Wednesday, August 7

Garden Pic Wednesday: Bi-Color Hydrangea

I'm slow getting to this today--it's nearly 5 pm, but there's been a thunder shower hanging overhead for the past hour and I didn't want to be on the computer while lightning was going on.

Today's garden pic is of my unique Hydrangea:
Two colors on one bush!

Blue blossoms appeared earlier this spring on stems from middle to rear of shrub and, presently, front-edge stems are bearing pink!
I obtained this particular Hydrangea as a rooted cutting from flower shop I used to work at. Someone else had snipped it from a pink hydrangea, and, long story short, I ended up bringing the cutting home. I planted it in the bed opposite my front door, where it flourished and grew large.
First blooms were pink, then the next year, were mysteriously blue. I thought my acidy soil had caused it to revert, then this year it bloomed both blue, then later pink. Mystery solved! It's both colors!

Surprise!

 Other Hydrangeas I have:
I have 2 lavender I ordered from a catalog as rooted babies.
 (photo below.)
 They run lavender to raspberry in color. Both are young and in a competitive environment under trees, but are starting to reach an age where I may expect more blooms from them in coming years.
Lavender Hydrangea (my own)

I also have 2 traditional blue hydrangeas in the back, more wooded bed. 
One was a leftover from the flower shop that couldn't be sold. It was either was past it's prime to send out or the heads were clipped for some other purpose. Either way, it got sent home with me. It's tried putting out a couple small blooms, which were dark blue with white centers, something like this sample photo, though the blue was darker and more prominent.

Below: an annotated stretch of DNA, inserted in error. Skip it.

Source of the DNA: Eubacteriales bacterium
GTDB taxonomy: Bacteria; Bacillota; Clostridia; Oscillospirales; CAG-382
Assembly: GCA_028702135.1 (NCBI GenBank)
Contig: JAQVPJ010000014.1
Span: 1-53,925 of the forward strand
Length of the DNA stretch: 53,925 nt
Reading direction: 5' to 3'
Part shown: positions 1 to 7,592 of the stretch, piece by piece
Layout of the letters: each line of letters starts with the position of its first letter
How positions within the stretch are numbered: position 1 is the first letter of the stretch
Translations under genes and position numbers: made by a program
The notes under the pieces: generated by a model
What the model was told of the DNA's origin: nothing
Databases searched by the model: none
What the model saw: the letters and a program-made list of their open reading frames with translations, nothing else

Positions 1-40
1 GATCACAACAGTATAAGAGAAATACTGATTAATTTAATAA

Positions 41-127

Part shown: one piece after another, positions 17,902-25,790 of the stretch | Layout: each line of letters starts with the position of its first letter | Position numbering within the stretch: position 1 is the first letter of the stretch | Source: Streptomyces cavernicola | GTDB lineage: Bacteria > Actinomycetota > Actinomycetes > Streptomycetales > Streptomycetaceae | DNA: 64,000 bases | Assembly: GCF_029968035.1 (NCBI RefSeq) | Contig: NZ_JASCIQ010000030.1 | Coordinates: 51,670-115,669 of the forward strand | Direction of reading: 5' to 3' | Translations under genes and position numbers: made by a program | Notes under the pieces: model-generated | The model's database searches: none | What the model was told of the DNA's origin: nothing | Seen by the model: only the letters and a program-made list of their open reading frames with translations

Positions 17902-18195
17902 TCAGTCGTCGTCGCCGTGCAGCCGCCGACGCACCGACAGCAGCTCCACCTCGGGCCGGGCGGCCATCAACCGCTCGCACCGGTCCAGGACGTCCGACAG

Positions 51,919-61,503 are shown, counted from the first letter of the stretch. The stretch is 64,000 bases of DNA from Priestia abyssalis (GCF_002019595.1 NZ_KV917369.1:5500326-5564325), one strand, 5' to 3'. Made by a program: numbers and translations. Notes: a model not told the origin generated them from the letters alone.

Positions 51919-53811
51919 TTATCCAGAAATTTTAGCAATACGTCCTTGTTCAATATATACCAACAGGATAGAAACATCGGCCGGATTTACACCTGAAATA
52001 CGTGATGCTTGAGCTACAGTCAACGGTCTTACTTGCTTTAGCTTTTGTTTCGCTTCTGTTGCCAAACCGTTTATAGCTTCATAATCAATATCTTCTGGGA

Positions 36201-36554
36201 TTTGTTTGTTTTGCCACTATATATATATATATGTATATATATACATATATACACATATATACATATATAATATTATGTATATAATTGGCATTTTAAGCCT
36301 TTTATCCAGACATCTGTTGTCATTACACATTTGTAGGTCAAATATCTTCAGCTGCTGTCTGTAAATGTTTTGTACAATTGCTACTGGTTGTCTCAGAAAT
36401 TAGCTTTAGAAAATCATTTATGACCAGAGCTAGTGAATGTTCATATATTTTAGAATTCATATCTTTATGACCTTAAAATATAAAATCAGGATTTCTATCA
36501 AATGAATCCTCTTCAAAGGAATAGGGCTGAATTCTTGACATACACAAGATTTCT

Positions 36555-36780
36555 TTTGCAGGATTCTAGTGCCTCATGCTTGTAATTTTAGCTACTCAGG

Internet sample photo

The other blue , I've never seen. It was part of a shade garden grab-bag from a catalog and is still a baby. It's been struggling in it's current location and I want to move it to the north side of my house where it will be the feature plant of my future shade rain garden. Hydrangea's traditionally perform best on a north side. 

Finally, I have a gorgeous variegated blue Lace Cap that I grew from a cutting off a neighbors shrub.
 (Good thing, too, since they got rid of theirs last year!)
The leaves are creamy white with green, so it stands out, though it, too, is young with only a couple branches.
 Still it pops out at least one mini-bloom in spring.
A Lace Cap Hydrangea has a flat shape, as in this sample photo:

Internet sample photo
Hydrangea are low maintenance and enjoy the deep south climate.
They don't need hedging. 

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